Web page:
Barbara Hanrahan’s Novels


It is a truism, in the world of Barbara Hanrahan's novels, that human beings are torn between opposing forces; the divided self is one of her most constant motifs, and its bitter uncertainties may bedevil major and minor characters alike. Doll Strawbridge in The Frangipani Gardens is, by day, 'an old maid, dead and dry' (p. 174) with 'prissy lips and Queen Mary dresses' (p. 144) who hangs her underwear on the clothes line folded 'so you shouldn't see their private parts* (p. 56) and paints ladylike, lifeless watercolours; by night, in her locked studio, she produces splendid, sensuous paintings which assault the eye and often foretell the future with supernatural accuracy. The divided characters are mostly torn between the desire to conform (sometimes to a parental dream, sometimes to the expectations of society) and the instinct (not necessarily a conscious realisation) that conformity is for them diminution, aridity. Sometimes the self-division is sexual, and the character wavers between heterosexual and homosexual longing.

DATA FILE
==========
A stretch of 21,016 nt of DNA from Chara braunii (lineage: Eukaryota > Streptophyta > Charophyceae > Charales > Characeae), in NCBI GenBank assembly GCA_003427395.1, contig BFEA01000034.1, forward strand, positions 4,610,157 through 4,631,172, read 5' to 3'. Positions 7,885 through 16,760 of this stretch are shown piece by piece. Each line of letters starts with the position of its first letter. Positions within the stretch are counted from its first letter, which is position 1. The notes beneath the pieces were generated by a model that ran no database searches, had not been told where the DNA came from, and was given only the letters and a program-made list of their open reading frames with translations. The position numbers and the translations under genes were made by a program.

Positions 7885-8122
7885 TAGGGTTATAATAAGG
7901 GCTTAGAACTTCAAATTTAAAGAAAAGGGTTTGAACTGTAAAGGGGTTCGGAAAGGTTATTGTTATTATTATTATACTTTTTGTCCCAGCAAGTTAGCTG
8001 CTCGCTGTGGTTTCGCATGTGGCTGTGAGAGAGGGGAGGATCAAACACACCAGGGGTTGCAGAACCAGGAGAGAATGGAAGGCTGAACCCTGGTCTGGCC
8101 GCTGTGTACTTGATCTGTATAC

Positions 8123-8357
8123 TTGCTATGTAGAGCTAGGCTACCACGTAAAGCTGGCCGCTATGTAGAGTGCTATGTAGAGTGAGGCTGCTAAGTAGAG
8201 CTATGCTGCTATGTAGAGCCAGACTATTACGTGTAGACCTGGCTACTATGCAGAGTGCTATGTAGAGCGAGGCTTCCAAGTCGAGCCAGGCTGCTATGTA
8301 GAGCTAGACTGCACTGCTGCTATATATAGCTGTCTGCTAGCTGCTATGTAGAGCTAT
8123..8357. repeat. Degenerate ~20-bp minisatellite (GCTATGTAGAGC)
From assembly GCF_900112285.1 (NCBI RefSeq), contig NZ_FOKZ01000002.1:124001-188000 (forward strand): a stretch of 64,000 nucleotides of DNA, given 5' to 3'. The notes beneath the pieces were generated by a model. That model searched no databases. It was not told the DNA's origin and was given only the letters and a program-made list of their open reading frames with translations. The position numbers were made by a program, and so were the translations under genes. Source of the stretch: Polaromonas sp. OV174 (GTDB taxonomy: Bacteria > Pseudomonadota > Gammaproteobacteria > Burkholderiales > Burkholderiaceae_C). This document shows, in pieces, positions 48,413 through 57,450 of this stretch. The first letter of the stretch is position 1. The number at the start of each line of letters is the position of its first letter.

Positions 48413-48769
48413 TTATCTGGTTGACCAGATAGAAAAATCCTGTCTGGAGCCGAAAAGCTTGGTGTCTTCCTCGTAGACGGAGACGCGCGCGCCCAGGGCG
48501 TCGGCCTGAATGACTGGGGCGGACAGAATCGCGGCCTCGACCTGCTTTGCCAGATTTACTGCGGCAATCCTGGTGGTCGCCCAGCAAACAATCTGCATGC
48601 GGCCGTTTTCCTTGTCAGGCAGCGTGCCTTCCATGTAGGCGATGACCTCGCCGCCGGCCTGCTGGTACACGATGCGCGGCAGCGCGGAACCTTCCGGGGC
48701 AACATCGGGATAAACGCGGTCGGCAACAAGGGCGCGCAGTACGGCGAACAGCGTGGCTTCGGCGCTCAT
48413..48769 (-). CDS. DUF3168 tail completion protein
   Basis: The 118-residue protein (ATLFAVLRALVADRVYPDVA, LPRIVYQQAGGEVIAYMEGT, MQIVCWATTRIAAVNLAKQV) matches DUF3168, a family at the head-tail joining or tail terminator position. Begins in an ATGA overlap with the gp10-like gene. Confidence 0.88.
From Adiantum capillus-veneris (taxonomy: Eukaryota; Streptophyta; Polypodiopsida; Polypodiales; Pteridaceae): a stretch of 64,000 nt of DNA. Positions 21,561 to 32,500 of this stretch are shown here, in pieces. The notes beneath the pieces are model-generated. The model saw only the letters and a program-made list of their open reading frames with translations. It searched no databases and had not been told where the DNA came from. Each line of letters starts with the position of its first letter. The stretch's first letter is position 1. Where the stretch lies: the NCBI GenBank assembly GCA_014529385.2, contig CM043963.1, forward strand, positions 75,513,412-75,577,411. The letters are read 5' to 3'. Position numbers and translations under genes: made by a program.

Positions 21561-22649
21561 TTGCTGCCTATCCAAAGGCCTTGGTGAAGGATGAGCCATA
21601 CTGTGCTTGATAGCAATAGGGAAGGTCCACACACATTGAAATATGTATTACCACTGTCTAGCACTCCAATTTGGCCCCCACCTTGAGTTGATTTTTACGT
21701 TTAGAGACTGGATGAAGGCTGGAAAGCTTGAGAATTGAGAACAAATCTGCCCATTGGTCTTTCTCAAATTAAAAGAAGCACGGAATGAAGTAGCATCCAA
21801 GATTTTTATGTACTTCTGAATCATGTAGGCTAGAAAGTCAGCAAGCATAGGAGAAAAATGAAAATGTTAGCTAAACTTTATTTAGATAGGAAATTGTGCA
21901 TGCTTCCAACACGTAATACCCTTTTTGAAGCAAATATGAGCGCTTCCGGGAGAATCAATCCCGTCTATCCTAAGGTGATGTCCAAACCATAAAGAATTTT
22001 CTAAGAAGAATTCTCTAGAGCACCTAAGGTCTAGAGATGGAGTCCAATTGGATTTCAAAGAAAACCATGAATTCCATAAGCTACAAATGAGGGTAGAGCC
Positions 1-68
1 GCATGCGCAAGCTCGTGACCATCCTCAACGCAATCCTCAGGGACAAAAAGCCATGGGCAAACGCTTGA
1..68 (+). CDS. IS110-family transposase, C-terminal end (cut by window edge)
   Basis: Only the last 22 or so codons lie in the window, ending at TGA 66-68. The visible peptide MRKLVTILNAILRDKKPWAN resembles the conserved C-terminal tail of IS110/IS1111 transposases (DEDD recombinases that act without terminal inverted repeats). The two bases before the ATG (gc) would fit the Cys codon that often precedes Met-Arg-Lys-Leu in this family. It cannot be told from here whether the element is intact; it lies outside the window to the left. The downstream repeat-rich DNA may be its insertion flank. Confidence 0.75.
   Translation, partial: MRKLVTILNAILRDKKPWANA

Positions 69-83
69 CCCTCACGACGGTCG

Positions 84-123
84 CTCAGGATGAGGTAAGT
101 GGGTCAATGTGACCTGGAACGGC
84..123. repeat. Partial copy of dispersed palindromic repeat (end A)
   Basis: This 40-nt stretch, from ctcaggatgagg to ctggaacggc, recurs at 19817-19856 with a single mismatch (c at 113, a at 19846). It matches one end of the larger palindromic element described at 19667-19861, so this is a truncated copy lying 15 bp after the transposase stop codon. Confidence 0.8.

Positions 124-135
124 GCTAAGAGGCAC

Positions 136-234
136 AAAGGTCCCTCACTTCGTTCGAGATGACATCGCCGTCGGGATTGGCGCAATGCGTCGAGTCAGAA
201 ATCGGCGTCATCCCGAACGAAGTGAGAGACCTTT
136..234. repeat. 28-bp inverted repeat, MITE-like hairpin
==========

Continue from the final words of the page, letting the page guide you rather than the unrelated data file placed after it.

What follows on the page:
The full text of this essay is available to ALS subscribers

Please sign in to access this article and the rest of our archive.

Published 1 May 1983 in Volume 11 No. 1. Subjects: Art, Fictional characters, Literary career, Literary techniques, structures & modes, Barbara Hanrahan.

Cite as: Sykes, Alrene. ‘Barbara Hanrahan’s Novels.’ Australian Literary Studies, vol. 11, no. 1, 1983, doi: 10.20314/als.16f7768dc4.